Local Journalism Initiative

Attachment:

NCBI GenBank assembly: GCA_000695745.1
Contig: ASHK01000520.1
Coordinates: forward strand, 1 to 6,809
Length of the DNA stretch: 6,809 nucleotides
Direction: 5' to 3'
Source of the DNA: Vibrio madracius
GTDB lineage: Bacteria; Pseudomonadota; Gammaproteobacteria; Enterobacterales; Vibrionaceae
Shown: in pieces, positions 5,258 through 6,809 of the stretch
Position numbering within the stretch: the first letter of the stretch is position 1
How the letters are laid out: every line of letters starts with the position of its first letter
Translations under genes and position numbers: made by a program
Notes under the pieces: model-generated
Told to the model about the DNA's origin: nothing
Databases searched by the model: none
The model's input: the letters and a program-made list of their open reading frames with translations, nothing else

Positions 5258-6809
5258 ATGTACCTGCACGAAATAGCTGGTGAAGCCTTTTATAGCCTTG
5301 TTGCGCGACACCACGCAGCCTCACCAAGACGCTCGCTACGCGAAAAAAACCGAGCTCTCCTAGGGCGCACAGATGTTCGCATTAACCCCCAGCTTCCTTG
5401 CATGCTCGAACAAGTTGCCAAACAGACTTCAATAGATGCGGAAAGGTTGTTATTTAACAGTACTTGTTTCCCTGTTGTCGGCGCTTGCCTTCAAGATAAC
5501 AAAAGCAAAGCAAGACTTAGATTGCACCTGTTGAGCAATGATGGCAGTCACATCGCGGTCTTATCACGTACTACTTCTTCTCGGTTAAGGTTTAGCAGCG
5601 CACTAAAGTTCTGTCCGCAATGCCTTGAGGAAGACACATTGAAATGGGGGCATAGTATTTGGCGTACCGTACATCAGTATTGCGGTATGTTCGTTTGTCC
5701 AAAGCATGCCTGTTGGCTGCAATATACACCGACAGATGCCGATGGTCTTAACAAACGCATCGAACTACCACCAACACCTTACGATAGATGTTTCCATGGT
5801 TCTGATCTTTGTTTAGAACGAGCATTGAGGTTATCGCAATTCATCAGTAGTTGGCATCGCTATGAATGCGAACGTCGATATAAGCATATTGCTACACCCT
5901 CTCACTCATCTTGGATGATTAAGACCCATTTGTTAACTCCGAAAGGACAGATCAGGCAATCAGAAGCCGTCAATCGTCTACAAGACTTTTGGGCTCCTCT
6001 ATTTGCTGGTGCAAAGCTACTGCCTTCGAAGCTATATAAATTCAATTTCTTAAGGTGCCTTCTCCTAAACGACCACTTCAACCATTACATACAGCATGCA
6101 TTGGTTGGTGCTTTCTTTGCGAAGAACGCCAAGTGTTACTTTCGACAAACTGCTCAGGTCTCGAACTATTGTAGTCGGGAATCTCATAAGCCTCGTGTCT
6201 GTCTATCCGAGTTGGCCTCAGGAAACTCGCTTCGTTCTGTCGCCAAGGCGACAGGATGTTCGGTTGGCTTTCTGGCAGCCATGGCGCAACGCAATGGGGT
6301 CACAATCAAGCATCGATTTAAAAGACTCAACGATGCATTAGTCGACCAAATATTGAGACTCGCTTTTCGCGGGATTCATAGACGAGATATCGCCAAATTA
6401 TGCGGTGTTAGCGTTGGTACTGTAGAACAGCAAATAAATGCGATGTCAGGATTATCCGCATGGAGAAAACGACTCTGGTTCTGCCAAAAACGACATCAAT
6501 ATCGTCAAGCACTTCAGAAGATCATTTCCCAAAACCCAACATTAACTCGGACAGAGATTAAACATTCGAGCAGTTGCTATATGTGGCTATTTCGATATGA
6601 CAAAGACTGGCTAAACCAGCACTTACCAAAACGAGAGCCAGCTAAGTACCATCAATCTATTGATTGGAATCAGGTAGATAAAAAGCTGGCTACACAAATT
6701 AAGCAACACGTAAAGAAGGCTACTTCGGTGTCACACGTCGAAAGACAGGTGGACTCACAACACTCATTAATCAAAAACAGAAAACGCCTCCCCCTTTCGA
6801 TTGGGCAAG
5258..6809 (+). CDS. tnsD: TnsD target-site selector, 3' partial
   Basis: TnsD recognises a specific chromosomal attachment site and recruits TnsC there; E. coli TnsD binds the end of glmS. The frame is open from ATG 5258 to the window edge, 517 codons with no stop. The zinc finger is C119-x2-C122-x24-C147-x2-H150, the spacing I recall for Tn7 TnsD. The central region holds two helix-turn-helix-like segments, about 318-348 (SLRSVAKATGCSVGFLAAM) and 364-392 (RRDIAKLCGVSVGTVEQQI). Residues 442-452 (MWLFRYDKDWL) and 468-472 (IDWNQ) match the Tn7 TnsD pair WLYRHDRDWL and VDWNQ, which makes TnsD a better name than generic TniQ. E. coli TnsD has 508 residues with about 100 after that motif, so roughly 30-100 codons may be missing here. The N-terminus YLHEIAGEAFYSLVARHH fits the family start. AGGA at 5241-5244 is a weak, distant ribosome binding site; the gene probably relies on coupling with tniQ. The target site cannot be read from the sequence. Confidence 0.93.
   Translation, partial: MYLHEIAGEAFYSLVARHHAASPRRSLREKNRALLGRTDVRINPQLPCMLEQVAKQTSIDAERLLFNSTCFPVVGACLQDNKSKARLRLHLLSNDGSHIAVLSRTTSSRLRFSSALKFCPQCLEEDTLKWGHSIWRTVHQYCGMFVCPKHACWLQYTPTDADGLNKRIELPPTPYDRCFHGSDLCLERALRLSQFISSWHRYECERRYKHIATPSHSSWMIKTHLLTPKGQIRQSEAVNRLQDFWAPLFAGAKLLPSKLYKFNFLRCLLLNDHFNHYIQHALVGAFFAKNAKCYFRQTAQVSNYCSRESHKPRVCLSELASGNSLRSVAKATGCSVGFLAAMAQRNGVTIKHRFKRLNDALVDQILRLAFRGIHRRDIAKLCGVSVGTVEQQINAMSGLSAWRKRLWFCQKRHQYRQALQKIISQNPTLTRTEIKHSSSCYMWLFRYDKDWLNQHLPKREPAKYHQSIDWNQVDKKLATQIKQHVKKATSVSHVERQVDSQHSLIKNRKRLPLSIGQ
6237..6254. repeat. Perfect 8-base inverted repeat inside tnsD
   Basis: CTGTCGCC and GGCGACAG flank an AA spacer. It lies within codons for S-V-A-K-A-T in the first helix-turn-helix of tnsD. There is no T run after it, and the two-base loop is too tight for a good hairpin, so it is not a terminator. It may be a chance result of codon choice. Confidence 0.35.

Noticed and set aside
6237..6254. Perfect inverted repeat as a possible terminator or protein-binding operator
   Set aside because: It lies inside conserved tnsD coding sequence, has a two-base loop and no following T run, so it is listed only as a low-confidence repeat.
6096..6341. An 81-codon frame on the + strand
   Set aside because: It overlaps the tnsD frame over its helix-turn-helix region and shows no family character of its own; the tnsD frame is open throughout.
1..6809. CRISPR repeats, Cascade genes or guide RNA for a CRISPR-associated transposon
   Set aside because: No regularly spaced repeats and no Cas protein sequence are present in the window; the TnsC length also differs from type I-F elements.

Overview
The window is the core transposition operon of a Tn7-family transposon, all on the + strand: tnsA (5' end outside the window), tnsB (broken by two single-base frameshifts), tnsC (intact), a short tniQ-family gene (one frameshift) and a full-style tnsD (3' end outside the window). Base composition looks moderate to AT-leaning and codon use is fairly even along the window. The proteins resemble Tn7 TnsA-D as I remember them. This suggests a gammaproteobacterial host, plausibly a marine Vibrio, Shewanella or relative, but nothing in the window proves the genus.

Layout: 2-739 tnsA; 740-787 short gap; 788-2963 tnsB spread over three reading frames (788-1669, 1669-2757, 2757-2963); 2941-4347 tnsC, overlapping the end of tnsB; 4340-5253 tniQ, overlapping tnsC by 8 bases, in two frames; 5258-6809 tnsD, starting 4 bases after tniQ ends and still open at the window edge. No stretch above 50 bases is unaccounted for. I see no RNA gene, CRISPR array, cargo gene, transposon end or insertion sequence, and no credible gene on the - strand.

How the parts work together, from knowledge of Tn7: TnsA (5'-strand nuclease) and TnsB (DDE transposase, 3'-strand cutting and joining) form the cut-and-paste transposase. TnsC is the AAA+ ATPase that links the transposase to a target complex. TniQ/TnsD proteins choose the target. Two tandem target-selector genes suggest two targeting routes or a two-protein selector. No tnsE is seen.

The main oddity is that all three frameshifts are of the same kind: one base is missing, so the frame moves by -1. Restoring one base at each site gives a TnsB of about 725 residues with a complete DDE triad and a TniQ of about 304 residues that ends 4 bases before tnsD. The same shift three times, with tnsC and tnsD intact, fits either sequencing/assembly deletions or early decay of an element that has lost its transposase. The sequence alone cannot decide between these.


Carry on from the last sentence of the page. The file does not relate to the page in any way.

The prospect of having one’s life examined under a microscope would be uncomfortable at best for most people, but that is what Patrick Lahey has done in his collection of poems entitled Feed the White Wolf. For more than three decades, Lahey struggled to live his life while battling alcohol addiction and dealing with mental health issues. His book lays bare his struggles with maintaining his sobriety and dealing with the stigma that plaque those suffering with mental illness. Born in Cambridge, Ontario, Lahey was just a young boy when his family moved to Newfoundland. Raised in a large, loving family, he had his first drink at 10, and was first intoxicated at 12. Often feeling alone, he saw himself as the lone wolf who didn’t run with the pack. He drank because everyone else did. “Everyone drinks and is happy – maybe that is the solution,” he thought. It wasn’t the answer to his problems though. As his drinking increased, his emotional and mental health issues rose to the surface. By the time he reached his late 20s and early 30s, he knew in his heart he was an alcoholic. By this time, Lahey was back living in Ontario, eventually making the move to Bruce County in 2006. He stopped drinking for about 18 months in his late 30s, and was faced with great depression and suicidal thoughts. The pressure to drink became more than he could bear, and he eventually fell off the wagon and returned to old bad habits. He vividly remembers sitting alone in his car in the Kincardine hospital parking lot, terrified to go in and seek help, and equally terrified of what would happen if he didn’t reach out. In desperation, he called a crisis hotline, and spent hours on the phone with a crisis worker who eventually convinced him to go inside the hospital and ask for help. He recalls a staff person, Marie, who held his hand and said “Pat, it’s going to be okay.” That visit to hospital was a first step that saw him finally under the care of compassionate health professionals, who diagnosed his mental health issues and put him on a path of treatment. Four years later, he continues to fight to maintain his sobriety and mental health. A 12-step recovery program and regular counselling session offer support and relief. “It’s going to be a battle for as long as I live,” said Lahey. Lahey recalls how much he enjoyed writing as a child, but acknowledges it “fell to the wayside” as the drinking took over. In April 2014, he began writing to articulate and “get out” his feelings, describing how mental illness and alcohol had affected his life. The poems include stories of his youth, his parents (Lahey speculates his mother struggled with mental health issues), lost relationships, fear, despair and an overwhelming lack of hope. By spring of 2020, Lahey felt he had written enough material to put together a collection, and sent his work out to publishers. His book was published in Sept. 2020. He hopes the book will “raise awareness around the issues of alcohol and mental illness” and “show people there is hope, no matter how alone they feel. It’s the illness that makes you feel empty and broken, not you,” said Lahey. “The illness doesn’t define me,” Lahey went on to say. “It’s figuring out a way to live with it and be as content as possible. It’s what we deserve. We are meant to be happy, not in emotional turmoil all the time.” Lahey says sharing his story has helped him heal, and hopes it will offer someone else some relief from their struggle. He has already received positive feedback from people who have read the book while on their own journey to recovery. He is proud of his collection and said “it is me – no filler, no fluff, raw and honest as I could have been.” The title for the book comes from an old parable that talks about the battle between the two wolves in all of us. The black wolf embodies all of a person’s evil and negative characteristics, while the white wolf is pure and has only good characteristics. The wolf you feed wins and he has finally chosen to nourish his own white wolf. While the struggle will always be there, he knows the white wolf is inside him, fighting its way out. Lahey’s book is available through his publisher, www.iuniverse.com, as well as on Amazon and Barnes and Noble. Locally, it can be purchased at Fincher’s. He plans to donate a portion of the proceeds to the Canadian Mental Health Association, to help others in crisis. He is also embarking on a public speaking initiative, “Work Hard, Dream Big” once COVID is over, a one-hour presentation for youth aged 10 and up, to raise awareness about addiction and mental health. Tammy Lindsay Schneider, Local Journalism Initiative Reporter, Kincardine Independent